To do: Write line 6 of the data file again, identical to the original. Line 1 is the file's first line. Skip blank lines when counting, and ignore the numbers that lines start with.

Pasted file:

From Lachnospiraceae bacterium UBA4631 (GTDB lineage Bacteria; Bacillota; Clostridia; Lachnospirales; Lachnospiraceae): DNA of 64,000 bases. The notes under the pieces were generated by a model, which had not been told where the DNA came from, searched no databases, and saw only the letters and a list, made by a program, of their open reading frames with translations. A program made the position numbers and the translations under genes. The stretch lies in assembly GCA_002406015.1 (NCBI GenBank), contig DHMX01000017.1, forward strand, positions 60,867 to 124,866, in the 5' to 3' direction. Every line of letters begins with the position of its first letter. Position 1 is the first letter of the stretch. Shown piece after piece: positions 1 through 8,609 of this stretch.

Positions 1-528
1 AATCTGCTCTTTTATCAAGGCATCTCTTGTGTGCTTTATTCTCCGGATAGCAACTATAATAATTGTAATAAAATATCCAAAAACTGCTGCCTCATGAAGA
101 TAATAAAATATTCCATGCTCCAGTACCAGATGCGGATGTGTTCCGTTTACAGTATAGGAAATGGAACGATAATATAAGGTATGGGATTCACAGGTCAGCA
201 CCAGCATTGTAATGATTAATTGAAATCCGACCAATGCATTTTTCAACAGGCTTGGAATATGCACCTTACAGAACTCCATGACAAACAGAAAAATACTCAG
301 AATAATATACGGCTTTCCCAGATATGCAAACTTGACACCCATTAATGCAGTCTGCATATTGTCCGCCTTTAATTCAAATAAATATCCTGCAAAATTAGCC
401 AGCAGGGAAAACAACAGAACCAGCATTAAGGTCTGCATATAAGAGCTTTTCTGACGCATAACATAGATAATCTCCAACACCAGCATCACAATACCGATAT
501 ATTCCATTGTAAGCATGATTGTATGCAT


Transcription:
301 AATAATATACGGCTTTCCCAGATATGCAAACTTGACACCCATTAATGCAGTCTGCATATTGTCCGCCTTTAATTCAAATAAATATCCTGCAAAATTAGCC